Wall thickness, Shell and Internal Structure
Lower wall thickness tends to give higher accuracy, but the resulting product may be less sturdy. On the other hand, higher wall thickness will typically be stronger, but there may be a higher tendency to warpage and unwanted deformations of the part. Therefore, there is no one wall thickness that works for every application.
We can print solid sections, hollowed products, hollowed products with an infill or products with a sandwich wall. Most products we print are a hollowed shell with an internal structure. The wall thickness of this shell is typically 0.75 to 3 mm, depending on the application. The combination of shell with internal structure produces a relatively lightweight product with very good mechanical properties.
For smaller details, a wall thickness of less than 0.75 mm can be used down to 0.3 mm.
Corners & fillets
Although 90 degree inside corners can be printed, we recommend using fillets where possible. Sharp inside corners can result in stress concentration and early failure.
Fillets help reduce stress concentration and are often easier to print than sharp corners.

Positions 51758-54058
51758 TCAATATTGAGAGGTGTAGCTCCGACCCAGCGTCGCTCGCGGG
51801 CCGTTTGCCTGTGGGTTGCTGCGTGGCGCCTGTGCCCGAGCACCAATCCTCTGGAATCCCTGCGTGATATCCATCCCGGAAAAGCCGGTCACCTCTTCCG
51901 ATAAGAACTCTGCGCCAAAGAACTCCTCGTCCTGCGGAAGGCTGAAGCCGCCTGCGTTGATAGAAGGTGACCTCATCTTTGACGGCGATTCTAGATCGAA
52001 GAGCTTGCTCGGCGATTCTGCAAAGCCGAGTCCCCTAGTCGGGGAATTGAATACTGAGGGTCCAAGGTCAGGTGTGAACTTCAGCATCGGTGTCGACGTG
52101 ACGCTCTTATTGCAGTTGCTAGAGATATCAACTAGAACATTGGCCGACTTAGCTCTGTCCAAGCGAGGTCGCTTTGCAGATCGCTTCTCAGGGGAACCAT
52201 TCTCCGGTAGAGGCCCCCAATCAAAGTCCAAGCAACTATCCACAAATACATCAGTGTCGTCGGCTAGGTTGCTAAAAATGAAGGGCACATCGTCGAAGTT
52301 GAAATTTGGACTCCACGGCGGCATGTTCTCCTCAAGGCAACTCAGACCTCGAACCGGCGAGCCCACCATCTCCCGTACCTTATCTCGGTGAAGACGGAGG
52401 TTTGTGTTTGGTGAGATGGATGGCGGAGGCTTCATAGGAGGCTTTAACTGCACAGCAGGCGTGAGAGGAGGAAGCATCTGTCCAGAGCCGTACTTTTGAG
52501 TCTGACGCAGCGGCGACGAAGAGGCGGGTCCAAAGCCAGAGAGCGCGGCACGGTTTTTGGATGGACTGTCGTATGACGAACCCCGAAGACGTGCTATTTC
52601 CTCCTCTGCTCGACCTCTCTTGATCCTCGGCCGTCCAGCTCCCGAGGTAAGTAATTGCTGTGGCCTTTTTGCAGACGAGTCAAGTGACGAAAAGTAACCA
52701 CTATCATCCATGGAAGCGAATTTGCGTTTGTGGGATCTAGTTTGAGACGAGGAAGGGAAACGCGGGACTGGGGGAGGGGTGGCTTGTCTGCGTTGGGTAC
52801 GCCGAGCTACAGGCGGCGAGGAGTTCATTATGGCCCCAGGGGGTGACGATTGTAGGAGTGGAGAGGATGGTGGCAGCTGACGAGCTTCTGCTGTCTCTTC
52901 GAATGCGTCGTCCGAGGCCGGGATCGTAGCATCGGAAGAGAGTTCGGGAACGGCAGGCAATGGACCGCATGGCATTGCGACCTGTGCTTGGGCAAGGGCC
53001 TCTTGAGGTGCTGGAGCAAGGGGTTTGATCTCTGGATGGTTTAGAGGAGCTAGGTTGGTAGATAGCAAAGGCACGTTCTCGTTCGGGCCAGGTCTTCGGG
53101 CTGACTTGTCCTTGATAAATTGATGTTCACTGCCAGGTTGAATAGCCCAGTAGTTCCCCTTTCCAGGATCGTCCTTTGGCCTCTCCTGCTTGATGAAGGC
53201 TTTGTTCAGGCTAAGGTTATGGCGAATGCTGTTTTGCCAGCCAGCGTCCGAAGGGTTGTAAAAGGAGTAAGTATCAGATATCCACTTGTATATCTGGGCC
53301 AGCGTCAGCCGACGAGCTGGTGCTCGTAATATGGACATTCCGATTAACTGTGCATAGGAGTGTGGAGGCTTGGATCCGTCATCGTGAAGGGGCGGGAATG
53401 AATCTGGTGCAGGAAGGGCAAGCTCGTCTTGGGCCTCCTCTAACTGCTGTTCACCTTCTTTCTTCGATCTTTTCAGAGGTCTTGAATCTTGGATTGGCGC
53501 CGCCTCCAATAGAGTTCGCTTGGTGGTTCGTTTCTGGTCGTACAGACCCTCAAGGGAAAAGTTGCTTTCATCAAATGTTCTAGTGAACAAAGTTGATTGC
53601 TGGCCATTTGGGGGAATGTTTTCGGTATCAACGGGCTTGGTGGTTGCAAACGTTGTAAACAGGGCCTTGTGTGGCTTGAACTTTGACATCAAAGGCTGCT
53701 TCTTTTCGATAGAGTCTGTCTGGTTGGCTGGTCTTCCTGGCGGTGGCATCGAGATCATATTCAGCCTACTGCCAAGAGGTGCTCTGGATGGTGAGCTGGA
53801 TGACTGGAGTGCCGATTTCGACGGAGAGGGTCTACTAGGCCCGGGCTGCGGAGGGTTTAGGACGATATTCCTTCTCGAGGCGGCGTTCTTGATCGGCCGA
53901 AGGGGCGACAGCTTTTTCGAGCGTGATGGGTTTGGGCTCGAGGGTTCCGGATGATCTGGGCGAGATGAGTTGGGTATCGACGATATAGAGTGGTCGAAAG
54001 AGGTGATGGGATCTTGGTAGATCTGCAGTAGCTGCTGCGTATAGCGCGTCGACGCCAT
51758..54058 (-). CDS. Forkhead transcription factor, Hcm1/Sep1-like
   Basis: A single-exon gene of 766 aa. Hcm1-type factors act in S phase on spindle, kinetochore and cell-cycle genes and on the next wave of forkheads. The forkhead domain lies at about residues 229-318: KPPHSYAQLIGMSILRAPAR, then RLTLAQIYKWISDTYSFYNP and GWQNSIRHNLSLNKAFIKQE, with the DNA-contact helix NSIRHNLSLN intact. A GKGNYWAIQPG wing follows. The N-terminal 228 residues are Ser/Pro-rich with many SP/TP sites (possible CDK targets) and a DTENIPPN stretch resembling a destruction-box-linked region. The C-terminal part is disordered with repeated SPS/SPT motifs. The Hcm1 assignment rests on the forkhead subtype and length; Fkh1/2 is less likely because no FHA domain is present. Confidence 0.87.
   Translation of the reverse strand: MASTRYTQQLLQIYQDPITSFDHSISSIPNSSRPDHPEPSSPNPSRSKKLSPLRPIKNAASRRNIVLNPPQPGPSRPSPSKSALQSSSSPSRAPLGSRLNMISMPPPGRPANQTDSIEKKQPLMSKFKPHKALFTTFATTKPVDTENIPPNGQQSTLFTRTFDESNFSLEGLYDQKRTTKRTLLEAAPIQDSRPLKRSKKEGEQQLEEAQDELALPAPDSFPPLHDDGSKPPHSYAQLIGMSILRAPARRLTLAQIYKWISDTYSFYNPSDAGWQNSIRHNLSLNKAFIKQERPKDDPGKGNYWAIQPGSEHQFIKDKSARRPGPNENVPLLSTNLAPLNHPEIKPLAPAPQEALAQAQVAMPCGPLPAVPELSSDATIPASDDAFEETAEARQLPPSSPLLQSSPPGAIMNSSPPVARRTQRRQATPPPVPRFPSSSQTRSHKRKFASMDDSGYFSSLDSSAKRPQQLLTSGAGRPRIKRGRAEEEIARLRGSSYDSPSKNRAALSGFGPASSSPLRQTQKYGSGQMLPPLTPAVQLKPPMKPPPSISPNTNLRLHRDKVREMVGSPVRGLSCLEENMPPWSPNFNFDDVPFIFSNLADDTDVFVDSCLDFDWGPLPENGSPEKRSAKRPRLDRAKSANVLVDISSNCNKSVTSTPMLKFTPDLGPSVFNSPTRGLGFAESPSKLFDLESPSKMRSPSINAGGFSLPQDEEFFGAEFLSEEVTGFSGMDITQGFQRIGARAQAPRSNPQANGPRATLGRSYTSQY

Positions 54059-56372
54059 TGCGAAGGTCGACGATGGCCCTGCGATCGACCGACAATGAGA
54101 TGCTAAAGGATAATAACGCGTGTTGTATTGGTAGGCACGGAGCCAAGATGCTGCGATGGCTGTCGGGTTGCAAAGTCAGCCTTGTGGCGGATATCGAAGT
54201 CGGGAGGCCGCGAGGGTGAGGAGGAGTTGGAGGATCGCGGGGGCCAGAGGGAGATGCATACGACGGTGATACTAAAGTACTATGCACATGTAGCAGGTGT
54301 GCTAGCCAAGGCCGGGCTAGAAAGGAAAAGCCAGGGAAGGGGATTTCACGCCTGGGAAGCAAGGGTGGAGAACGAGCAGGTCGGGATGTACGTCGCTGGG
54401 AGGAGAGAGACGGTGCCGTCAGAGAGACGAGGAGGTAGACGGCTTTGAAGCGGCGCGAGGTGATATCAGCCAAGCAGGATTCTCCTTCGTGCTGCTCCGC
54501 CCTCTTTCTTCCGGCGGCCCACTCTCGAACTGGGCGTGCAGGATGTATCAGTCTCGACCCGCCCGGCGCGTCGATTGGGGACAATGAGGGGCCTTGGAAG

Added support structures form a connection between the build platform and the product, proper support is required for successful prints. When the part has finished printing, the support material is removed from the print. Locally this leads to very small break off points on the product which are cleaned up afterwards. This is usually done by means of local sanding.
Drain holes are added to each hollow print to allow excess resin to drain from the product when the print is finished. These drain holes can either be placed at locations where they are not a problem or can be closed later in the process.
Products are often printed under various angles, to minimise the cross-sectional area that is printed in one step. This improves the overall tolerance level of the product.